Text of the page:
Late Effects of Treatment for Childhood Cancer (PDQ®)–Patient Version
- General Information about Late Effects
- Second Cancers
- Cardiovascular System
- Central Nervous System
- Digestive System
- Endocrine System
- Immune System
- Musculoskeletal System
- Reproductive System
- Respiratory System
- Urinary System
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General Information about Late Effects
- Late effects are health problems that occur months or years after treatment has ended.
- Late effects in childhood cancer survivors affect the body and mind.
- There are three important factors that affect the risk of late effects.
- The chance of having late effects increases over time.
- Regular follow-up care is very important for survivors of childhood cancer.
- Good health habits are also important for survivors of childhood cancer.
Late effects are health problems that occur months or years after treatment has ended.
The treatment of cancer may cause health problems for childhood cancer survivors months or years after successful treatment has ended. Cancer treatments may harm the body's organs, tissues, or bones and cause health problems later in life. These health problems are called late effects.
Treatments that may cause late effects include the following:
Doctors are studying the late effects caused by cancer treatment. They are working to improve cancer treatments and stop or lessen late effects. While most late effects are not life-threatening, they may cause serious problems that affect health and quality of life.
Late effects in childhood cancer survivors affect the body and mind.
Late effects in childhood cancer survivors may affect the following:
- Organs, tissues, and body function.
- Growth and development.
- Mood, feelings, and actions.
- Thinking, learning, and memory.
- Social and psychological adjustment.
- Risk of second cancers.
There are three important factors that affect the risk of late effects.
Many childhood cancer survivors will have late effects. The risk of late effects depends on factors related to the tumor, treatment, and patient. These include the following:
- Tumor-related factors
- Type of cancer.
- Where the tumor is in the body.
- How the tumor affects the way tissues and organs work.
- Treatment-related factors
- Type of surgery.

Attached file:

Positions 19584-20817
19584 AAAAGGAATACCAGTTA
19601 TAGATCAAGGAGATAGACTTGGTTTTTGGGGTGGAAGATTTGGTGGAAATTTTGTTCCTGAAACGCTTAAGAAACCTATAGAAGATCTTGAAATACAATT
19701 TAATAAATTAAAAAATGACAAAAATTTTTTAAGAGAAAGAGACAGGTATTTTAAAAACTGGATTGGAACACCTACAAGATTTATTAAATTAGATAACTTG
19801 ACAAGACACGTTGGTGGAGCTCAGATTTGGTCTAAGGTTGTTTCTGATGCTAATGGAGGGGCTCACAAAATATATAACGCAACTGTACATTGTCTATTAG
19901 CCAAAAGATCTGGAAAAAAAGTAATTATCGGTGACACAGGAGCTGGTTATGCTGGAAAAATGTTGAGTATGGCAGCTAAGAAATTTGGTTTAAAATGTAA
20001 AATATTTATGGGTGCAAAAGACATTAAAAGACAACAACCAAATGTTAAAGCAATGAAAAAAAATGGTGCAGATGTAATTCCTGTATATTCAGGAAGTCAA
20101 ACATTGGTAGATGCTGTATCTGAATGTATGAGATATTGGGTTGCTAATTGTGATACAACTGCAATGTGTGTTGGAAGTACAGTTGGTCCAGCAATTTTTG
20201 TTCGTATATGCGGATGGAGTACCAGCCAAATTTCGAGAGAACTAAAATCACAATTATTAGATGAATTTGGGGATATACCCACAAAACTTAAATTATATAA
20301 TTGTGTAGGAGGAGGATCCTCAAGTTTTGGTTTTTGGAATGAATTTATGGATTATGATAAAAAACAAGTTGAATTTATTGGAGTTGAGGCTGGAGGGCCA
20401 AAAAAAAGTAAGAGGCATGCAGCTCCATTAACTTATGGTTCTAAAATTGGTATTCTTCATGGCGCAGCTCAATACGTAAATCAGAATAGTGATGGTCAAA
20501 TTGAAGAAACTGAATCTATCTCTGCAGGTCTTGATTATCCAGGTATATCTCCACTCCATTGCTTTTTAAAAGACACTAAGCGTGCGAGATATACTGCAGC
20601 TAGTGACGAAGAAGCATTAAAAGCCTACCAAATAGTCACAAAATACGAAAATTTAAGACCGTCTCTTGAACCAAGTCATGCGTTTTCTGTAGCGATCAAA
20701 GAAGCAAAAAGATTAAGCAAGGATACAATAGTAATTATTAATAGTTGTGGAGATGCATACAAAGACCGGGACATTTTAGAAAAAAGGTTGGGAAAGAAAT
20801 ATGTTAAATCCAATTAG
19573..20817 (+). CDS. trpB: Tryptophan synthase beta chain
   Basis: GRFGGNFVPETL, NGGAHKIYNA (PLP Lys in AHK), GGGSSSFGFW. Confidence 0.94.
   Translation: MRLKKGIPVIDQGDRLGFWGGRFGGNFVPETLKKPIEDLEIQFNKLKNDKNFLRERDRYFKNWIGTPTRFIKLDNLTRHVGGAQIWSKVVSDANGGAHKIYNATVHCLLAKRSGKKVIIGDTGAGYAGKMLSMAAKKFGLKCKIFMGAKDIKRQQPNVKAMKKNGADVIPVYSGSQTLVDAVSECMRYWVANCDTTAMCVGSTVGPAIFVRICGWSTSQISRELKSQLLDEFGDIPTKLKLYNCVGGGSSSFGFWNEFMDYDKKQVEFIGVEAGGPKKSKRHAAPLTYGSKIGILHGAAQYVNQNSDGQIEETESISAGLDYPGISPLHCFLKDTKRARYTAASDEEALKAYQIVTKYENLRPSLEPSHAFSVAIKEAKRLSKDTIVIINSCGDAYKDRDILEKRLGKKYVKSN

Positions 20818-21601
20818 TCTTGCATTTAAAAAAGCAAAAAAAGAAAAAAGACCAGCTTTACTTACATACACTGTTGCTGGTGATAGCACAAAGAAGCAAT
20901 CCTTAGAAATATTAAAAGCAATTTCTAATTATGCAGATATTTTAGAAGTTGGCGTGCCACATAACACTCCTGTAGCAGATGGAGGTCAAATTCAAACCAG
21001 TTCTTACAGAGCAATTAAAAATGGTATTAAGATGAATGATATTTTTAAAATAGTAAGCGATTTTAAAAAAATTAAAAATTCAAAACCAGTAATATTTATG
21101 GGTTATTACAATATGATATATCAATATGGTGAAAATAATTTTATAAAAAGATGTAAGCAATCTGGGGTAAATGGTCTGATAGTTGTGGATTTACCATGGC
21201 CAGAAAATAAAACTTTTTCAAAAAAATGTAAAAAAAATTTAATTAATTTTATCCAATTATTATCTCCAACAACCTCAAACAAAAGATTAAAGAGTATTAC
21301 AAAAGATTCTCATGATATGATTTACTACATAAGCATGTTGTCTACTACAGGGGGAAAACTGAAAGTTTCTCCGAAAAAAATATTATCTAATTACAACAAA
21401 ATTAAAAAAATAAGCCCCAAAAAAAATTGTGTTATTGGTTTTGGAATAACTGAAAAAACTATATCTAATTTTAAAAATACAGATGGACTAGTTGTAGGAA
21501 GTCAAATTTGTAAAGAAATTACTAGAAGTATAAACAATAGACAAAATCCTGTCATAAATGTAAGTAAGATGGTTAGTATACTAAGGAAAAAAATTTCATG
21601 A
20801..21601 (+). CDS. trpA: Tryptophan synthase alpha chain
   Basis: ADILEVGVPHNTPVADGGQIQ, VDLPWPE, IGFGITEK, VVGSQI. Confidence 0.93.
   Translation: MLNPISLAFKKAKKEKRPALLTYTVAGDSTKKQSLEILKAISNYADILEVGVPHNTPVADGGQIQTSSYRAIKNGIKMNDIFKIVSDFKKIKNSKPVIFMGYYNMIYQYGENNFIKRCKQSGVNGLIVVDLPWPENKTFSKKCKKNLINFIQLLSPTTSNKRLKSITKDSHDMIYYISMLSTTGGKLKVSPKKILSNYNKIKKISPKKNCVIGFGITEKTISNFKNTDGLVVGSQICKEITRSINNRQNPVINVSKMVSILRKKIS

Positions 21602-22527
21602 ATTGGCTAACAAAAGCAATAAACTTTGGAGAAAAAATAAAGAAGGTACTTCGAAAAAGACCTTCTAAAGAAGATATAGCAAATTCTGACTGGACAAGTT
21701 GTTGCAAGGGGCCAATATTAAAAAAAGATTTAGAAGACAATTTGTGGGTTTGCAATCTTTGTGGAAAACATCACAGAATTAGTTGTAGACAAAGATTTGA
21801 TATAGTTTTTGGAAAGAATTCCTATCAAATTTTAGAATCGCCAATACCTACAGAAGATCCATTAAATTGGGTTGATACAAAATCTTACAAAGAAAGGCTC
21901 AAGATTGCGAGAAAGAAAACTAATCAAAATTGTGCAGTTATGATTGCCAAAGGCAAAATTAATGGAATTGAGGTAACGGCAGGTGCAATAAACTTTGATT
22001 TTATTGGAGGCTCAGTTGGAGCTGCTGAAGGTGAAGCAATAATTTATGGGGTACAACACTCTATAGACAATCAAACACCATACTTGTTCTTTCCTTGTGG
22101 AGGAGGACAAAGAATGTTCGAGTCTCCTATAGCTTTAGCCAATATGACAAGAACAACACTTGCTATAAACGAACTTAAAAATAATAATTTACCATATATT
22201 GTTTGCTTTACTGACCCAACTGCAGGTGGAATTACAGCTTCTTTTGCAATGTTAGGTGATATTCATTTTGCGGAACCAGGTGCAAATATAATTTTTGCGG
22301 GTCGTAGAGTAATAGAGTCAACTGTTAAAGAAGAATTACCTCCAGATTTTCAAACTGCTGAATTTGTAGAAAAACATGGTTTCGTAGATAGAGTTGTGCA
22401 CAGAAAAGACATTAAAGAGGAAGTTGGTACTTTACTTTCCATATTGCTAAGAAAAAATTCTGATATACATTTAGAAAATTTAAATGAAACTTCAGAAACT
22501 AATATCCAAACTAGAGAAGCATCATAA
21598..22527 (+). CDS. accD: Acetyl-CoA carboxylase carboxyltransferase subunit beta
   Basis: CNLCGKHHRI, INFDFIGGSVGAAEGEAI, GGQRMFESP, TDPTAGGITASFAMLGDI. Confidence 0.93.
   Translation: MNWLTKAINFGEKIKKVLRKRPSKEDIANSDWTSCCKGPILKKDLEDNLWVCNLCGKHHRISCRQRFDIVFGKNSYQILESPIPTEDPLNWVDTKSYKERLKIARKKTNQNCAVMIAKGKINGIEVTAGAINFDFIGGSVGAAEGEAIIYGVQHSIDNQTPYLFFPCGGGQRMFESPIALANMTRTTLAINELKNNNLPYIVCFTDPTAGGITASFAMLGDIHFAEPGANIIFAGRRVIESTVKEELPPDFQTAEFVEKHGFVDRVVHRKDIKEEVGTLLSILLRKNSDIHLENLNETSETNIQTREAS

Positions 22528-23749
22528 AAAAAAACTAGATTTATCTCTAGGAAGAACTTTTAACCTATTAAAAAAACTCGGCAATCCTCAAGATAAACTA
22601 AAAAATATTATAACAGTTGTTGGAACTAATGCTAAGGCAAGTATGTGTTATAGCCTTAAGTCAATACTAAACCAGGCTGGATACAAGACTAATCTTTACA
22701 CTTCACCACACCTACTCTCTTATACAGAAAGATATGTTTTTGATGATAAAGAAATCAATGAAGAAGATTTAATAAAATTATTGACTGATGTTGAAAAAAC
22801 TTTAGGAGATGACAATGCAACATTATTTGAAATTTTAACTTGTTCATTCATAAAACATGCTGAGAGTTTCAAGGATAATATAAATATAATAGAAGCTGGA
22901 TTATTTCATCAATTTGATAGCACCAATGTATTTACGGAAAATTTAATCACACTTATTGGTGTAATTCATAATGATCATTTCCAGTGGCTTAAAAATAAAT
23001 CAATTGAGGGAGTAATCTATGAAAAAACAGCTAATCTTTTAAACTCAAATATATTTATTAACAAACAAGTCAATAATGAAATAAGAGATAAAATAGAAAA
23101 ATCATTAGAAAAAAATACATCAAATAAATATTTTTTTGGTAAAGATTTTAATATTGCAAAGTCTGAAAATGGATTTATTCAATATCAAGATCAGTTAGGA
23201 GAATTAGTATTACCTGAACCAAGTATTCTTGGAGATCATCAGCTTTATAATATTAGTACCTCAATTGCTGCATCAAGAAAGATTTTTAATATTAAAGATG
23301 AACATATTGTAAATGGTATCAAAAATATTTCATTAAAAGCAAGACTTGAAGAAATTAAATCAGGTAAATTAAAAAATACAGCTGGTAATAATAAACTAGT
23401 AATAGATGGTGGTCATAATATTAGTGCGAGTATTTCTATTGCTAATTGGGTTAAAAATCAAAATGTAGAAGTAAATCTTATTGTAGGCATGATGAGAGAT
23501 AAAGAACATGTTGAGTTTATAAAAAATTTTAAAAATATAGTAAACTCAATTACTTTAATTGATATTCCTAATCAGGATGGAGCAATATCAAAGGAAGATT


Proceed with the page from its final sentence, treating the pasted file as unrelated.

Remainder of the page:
- Chemotherapy type, dose, and schedule.
- Type of radiation therapy, part of the body treated, and dose.
- Stem cell transplant.
- Use of two or more types of treatment at the same time.
- Blood product transfusion.
- Chronic graft-versus-host disease.
- Patient-related factors
- The child's gender.
- Health problems the child had before being diagnosed with cancer.
- The child’s age and developmental stage when diagnosed and treated.
- Length of time since diagnosis and treatment.
- Changes in hormone levels.
- The ability of healthy tissue affected by cancer treatment to repair itself.
- Certain changes in the child's genes.
- Family history of cancer or other conditions.
- Health habits.
The chance of having late effects increases over time.
New treatments for childhood cancer have decreased the number of deaths from theprimary cancer. Because childhood cancer survivors are living longer, they are having more late effects after cancer treatment. Survivors may not live as long as people who did not have cancer. The most common causes of death in childhood cancer survivors are:
- The primary cancer comes back.
- A second (different) primary cancer forms.
- Heart and lung damage.
Regular follow-up care is very important for survivors of childhood cancer.
Regular follow-up by health professionals who are trained to find and treat late effects is important for the long-term health of childhood cancer survivors. Follow-up care will be different for each person who has been treated for cancer. The type of care will depend on the type of cancer, the type of treatment, genetic factors, and the person's general health and health habits. Follow-up care includes checking for signs and symptoms of late effects and health education on how to prevent or lessen late effects.
It is important that childhood cancer survivors have an exam at least once a year. The exams should be done by a health professional who knows the survivor's risk for late effects and can recognize the early signs of late effects. Blood and imaging tests may also be done.
Long-term follow-up may improve the health and quality of life for cancer survivors. It also helps doctors study the late effects of cancer treatments so that safer therapies for newly diagnosed children may be developed.
Good health habits are also important for survivors of childhood cancer.
The quality of life for cancer survivors may be improved by behaviors that promote health and well-being. These include a healthy diet, exercise, and regular medical and dental checkups. These self-care behaviors are especially important for cancer survivors because of their risk of health problems related to treatment. Healthy behaviors may make late effects less severe and lower the risk of other diseases.
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